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Washington v. State

Supreme Court of Delaware

August 26, 2014

CORY D. WASHINGTON, Defendant Below-Appellant,
v.
STATE OF DELAWARE, Plaintiff Below-Appellee

Submitted July 7, 2014

Case Closed September 11, 2014.

Editorial Note:

This decision has been designated as "Table of Decisions Without Published Opinions." in the Atlantic Reporter.

Court Below--Superior Court of the State of Delaware, in and for New Castle County. Cr. ID 0808021606.

Before HOLLAND, RIDGELY, and VALIHURA, Justices.

ORDER

Randy J. Holland, Justice

This 26th day of August 2014, upon consideration of the appellant's opening brief, the appellee's motion to affirm,[1] and the record below, it appears to the Court that:

(1) The appellant, Cory D. Washington, filed this appeal from the Superior Court's summary dismissal of his second motion for postconviction relief and denial of his motion for appointment of counsel. The State has filed a motion to affirm the judgment below on the ground that it is manifest on the face of Washington's opening brief that his appeal is without merit.[2] We agree and affirm.

(2) In February 2009, a Superior Court jury found Washington guilty of Possession with Intent to Deliver Heroin, Delivery of Heroin, and Loitering. During the trial, Washington moved for judgment of acquittal on the delivery and loitering charges. After the trial, Washington filed a motion for judgment of acquittal on the delivery charge. The Superior Court denied the motion as untimely. Washington was sentenced to a total of ten years of Level V incarceration, followed by six months of Level IV supervision, and a fine of $300.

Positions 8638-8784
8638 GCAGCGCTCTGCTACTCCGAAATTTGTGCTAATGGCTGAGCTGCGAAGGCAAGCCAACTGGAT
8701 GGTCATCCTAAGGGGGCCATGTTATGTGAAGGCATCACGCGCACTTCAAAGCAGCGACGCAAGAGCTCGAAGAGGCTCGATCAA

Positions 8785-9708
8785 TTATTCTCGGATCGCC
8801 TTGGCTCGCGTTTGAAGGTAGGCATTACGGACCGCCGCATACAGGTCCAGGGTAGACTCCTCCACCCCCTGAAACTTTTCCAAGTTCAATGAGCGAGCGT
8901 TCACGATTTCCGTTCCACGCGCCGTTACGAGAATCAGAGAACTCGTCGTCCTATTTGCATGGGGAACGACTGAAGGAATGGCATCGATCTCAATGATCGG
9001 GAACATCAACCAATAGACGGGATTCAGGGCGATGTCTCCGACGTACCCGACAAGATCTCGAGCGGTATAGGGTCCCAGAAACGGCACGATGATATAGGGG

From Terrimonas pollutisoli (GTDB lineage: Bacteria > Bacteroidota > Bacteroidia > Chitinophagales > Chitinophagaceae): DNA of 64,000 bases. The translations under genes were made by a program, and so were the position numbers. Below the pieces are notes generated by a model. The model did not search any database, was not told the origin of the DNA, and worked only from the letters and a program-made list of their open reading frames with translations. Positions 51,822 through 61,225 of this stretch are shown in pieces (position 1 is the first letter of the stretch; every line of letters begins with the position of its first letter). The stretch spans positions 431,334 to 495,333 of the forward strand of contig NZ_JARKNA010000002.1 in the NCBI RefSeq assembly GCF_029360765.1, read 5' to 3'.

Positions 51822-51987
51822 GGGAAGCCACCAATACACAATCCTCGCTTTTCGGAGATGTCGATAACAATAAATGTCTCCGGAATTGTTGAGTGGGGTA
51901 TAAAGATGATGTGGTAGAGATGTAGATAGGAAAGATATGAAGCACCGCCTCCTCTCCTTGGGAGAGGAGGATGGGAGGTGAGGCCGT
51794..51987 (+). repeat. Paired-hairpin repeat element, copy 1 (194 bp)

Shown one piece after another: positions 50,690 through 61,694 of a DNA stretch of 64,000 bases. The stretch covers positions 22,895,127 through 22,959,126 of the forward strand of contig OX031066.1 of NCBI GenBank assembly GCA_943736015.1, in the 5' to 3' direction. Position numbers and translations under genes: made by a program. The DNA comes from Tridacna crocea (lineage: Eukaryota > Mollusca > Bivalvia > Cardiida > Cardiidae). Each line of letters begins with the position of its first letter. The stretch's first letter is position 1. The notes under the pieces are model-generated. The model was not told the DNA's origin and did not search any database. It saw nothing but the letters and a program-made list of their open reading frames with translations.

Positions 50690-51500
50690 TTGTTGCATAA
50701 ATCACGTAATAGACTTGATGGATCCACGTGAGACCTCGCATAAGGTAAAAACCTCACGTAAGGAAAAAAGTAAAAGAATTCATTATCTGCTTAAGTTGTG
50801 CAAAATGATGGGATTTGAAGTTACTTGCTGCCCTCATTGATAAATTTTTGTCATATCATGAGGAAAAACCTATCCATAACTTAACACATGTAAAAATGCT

(3) On direct appeal, this Court assumed without deciding that Washington's motion for judgment of acquittal was timely and concluded that there was sufficient evidence to prove Delivery of Heroin.[3]

(4) Washington filed his first motion for postconviction relief on January 10, 2011. In this motion, Washington claimed that the Superior Court erred in failing to poll the jury after its verdict, the trial judge was biased in denying the motion for judgment of acquittal as untimely and should have recused himself, and Washington should not have been charged with loitering because that charge did not appear in the police report or affidavit of probable cause. Washington did not raise any ineffective assistance of counsel claims. The Superior Court referred the motion to a commissioner for a report and recommendation. The commissioner concluded that Washington's postconviction motion was procedurally barred under Superior Court Criminal Rule 61 (" Rule 61" ) and without merit. The commissioner recommended denial of the motion. The Superior Court accepted the commissioner's recommendation and denied the motion. Washington did not appeal the denial of his first postconviction motion.